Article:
UNDP trains Torit residents in community policing
The United Nations Development Fund (UNDP) has trained 42 members of the Police Community Relations Committees (PCRC) drawn from the five blocks of Torit Municipality to help curb insecurity in their respective suburbs.
The PCRCs are comprised of local chiefs, secretaries, and members from each residential block whose role is to resolve simple community issues like theft, neighborhood fights, and gender-based violence while reporting serious crimes to the police.
The acting commissioner of police in the Eastern Equatoria State capital, Torit, Gasmiro Okomos Gaitano, decried the small number of police personnel which he says hinders efforts to combat insecurity.
Speaking during the two-day training that kicked off on Wednesday, Okomos said, “The major challenge is mobility because if any crime is reported to the police to act fast, we cannot because of transport challenges. We don’t have cars. The second issue is lack of forces, in reality, we had a good number of police forces but when these states were divided into Torit and Kapoeta, there was a problem in the middle here until the number of forces decreased.”
These gaps prompted UNDP to intervene by training civilians in different residential areas in community policing to improve security in the Torit Municipality.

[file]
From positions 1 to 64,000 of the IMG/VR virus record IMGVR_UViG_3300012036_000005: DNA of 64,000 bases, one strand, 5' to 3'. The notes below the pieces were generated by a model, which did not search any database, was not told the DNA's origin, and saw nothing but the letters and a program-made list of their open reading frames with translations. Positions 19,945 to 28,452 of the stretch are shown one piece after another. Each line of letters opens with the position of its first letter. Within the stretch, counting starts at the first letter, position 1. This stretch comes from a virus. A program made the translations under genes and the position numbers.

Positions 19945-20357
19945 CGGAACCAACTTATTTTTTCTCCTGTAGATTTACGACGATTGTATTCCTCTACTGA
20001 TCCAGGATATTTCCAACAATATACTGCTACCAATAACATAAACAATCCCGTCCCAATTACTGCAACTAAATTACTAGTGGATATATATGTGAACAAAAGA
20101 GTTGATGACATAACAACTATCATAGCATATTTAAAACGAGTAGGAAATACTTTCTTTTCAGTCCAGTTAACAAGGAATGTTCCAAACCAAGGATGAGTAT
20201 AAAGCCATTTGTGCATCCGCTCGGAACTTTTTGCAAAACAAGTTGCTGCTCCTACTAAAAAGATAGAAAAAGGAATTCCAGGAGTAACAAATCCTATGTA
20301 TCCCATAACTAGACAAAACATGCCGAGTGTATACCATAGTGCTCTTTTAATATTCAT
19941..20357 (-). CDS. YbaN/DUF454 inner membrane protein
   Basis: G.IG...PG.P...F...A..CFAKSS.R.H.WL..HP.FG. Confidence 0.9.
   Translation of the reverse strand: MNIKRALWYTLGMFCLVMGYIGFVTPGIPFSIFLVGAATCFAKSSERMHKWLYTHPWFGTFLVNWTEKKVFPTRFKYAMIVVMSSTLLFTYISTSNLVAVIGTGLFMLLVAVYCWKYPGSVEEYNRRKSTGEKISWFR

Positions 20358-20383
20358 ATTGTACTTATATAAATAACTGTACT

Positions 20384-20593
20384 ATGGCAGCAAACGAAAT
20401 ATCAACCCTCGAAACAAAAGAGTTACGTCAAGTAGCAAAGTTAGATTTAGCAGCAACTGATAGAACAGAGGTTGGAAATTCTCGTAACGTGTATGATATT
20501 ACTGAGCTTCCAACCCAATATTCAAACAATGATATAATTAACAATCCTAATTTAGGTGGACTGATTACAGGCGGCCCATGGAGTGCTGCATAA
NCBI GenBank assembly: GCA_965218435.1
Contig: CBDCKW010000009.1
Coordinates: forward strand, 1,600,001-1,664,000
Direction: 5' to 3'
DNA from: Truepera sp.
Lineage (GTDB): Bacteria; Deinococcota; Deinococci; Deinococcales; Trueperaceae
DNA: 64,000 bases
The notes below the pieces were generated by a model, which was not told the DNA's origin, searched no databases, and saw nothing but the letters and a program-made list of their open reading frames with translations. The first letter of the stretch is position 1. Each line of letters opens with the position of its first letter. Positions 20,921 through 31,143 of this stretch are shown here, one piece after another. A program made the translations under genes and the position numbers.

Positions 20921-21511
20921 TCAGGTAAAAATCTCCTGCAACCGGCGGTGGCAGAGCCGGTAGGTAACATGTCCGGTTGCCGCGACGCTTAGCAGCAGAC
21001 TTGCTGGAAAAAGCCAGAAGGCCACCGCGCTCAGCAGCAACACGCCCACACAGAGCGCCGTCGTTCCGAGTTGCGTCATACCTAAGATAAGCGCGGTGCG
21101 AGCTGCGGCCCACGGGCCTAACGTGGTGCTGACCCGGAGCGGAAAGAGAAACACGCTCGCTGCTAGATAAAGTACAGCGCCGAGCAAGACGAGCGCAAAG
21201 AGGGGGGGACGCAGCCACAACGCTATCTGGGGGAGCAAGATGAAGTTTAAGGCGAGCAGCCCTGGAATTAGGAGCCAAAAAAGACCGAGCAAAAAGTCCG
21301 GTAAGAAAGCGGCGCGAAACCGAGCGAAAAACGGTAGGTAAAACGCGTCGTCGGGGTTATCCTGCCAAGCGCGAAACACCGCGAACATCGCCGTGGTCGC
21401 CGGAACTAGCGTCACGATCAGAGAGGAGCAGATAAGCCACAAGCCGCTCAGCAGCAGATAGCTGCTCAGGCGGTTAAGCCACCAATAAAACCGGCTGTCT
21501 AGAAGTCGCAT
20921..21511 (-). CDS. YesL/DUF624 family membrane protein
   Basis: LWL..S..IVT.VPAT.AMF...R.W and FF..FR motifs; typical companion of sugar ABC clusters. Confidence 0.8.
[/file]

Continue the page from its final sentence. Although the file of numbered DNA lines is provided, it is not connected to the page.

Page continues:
The police commissioner revealed that many police personnel joined training for organized forces with hopes of getting better benefits.
According to the Revitalized Peace Agreement on Resolution of Conflict in South Sudan, there are to be no new recruitments until all forces are trained, reintegrated, and unified.
Lucia Jovani, the rule of law officer in Torit, said the training will increase the capacity of the community to resolve minor cases.
“Today we have PCRC workshop for two days to increase their knowledge of community policing and also how they can resolve some simple cases in their community or how they can refer them to police,” Jovani said.
“We have called people from the five blocks of Torit municipality where they represent 21 residential areas, in which we have two each - a man and a woman. They will then go back to train the people in their respective areas in what they have learned so that they will be able to maintain security in their areas,” she added.
The sub-chief of Ifwanyak Block A, Michael Ohitai Louis and Aloyo Lilian, the chief of Morwari A quarter council both agreed that the training is beneficial to them when dealing with minor cases.